To find a Jewish army which had been victorious on a battlefield we have to go back to King Yarav’am (Jeroboam) II of Israel, who had ascended to the throne 86 years before Hizkiyahu had ascended the throne of Judea, and who in alliance with Judea had conquered Damascus and Hamath and restored them to Israelite sovereignty (2 Kings 14:28)

      So the Maccabees took up arms some six and a half centuries after the last Jewish military victory. They were untrained and unskilled tactically and strategically, as well as being hopelessly outnumbered and overpowered.

      Hellenist ideology dominated the world from Greece unto Persia, and not even Rome yet dared to challenge the supremacy of the Seleucid Empire. Yet within three years, the Maccabean forces re-took Jerusalem and the Holy Temple (which had been captured by the Greeks and desecrated back in 168 B.C.E.), re-dedicating the Holy Temple on the twenty-fifth of Kislev 164 B.C.E.

      The Maccabees’ campaign continued, winning battle after battle, campaign after campaign, fighting without any mortal allies. In the next year they defeated the Seleucid-Hellenist forces in the Galilee, Judea, Samaria, Hebron, Gilead (in Transjordan), Beth-Shean, Jaffa, and the entire coastal plain from the port in modern-day Haifa southwards down to Gaza.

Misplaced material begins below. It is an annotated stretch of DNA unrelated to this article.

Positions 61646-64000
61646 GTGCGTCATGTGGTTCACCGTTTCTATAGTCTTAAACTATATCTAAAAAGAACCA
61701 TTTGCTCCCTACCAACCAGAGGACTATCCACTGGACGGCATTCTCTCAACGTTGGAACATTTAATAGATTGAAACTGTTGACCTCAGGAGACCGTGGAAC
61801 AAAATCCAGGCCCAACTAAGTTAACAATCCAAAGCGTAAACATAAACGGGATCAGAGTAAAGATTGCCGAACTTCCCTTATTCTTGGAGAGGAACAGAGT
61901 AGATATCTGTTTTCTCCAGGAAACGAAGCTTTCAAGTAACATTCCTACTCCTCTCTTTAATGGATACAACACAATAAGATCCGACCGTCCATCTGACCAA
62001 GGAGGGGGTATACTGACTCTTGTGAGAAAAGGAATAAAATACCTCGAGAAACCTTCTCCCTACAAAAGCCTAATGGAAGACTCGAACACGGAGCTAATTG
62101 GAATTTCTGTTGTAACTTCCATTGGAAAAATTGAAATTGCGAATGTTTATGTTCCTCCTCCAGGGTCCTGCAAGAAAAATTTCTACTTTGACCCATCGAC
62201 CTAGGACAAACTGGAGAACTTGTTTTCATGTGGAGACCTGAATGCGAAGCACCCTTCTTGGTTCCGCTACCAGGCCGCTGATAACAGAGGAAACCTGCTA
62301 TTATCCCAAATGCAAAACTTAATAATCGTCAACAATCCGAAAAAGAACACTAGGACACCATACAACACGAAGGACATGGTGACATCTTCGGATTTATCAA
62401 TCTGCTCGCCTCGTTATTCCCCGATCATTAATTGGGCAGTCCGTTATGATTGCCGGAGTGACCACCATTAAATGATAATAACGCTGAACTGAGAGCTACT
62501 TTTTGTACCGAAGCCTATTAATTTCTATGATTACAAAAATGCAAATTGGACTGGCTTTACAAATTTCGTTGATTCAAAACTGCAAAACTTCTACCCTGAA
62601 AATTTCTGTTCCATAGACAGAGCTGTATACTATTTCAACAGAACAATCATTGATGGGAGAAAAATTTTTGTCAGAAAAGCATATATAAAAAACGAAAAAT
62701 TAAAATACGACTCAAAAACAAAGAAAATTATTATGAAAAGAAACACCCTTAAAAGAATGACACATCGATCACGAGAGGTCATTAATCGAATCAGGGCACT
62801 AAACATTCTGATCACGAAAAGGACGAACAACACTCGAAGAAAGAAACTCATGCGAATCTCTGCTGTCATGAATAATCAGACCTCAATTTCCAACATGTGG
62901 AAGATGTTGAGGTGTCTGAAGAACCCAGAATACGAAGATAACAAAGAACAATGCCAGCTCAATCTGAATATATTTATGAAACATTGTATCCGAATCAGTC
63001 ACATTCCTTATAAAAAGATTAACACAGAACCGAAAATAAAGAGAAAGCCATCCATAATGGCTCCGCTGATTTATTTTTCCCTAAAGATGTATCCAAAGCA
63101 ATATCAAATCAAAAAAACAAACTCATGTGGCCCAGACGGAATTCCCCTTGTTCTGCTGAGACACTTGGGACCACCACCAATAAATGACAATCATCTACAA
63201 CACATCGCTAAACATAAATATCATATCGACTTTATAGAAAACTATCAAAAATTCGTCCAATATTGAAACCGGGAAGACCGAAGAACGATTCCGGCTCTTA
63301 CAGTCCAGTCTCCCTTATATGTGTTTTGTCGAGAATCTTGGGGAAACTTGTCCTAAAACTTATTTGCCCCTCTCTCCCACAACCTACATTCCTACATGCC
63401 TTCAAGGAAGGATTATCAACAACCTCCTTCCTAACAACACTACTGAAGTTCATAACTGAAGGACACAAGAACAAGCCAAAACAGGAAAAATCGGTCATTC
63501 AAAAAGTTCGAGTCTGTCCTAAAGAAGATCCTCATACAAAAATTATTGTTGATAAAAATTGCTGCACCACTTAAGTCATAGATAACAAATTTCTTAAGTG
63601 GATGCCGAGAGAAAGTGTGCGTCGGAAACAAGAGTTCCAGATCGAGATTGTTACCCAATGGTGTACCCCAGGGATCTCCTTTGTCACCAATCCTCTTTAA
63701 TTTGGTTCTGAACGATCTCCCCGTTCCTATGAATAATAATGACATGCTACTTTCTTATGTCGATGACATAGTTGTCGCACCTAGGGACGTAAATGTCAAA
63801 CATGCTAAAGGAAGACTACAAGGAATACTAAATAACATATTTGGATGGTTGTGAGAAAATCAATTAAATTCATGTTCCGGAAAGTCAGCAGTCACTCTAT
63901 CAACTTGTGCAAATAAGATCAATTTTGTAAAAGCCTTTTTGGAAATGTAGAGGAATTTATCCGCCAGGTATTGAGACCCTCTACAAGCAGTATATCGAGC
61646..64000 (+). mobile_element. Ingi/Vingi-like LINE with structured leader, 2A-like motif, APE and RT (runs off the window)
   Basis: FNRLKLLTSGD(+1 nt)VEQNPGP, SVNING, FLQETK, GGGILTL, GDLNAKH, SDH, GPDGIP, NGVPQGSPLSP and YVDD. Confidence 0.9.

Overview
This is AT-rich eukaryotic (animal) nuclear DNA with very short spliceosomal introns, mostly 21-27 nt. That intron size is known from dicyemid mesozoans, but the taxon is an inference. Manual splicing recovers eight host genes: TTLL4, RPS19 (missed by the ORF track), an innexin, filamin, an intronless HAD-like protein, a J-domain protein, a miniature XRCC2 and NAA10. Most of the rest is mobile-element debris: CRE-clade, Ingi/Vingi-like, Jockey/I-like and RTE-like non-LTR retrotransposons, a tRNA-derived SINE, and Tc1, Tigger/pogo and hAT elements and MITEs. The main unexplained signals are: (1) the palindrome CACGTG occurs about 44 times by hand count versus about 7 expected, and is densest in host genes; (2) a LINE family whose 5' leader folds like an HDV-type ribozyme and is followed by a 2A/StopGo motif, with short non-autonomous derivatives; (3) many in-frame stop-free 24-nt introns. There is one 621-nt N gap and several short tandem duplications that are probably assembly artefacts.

Jewish forces were winning victory after victory over Seleucid forces throughout Judea, and their eventual victory seemed guaranteed.

      And then in 161 B.C.E., Rome – the up-and-coming super-power – recognised Jewish sovereign independence, and Yehudah (Judah) the Maccabee, the son and successor of Matityahu who had founded the Maccabean dynasty, signed a treaty of military alliance with Rome. Shortly afterwards Yehudah was killed in battle, and his brother Yonatan was elected in his place. There followed a long period of uncertain rule in Israel – rival Jewish groups and the remnants of the Seleucids all vying for power.

      In 139 B.C.E., the Roman Senate formally recognised Judæa (the Latinised spelling) as an independent country.

      The Hasmoneans saw this alliance and treaty with Rome as a veritable salvation: for a small nation fighting desperately for its independence against a mighty superpower, winning the protection of another powerful country seemed the pragmatic thing to do. But the repercussions were horrendous: within a generation the Hasmoneans would become Hellenised, and Jewish infighting would effectively give Rome control over Judæa.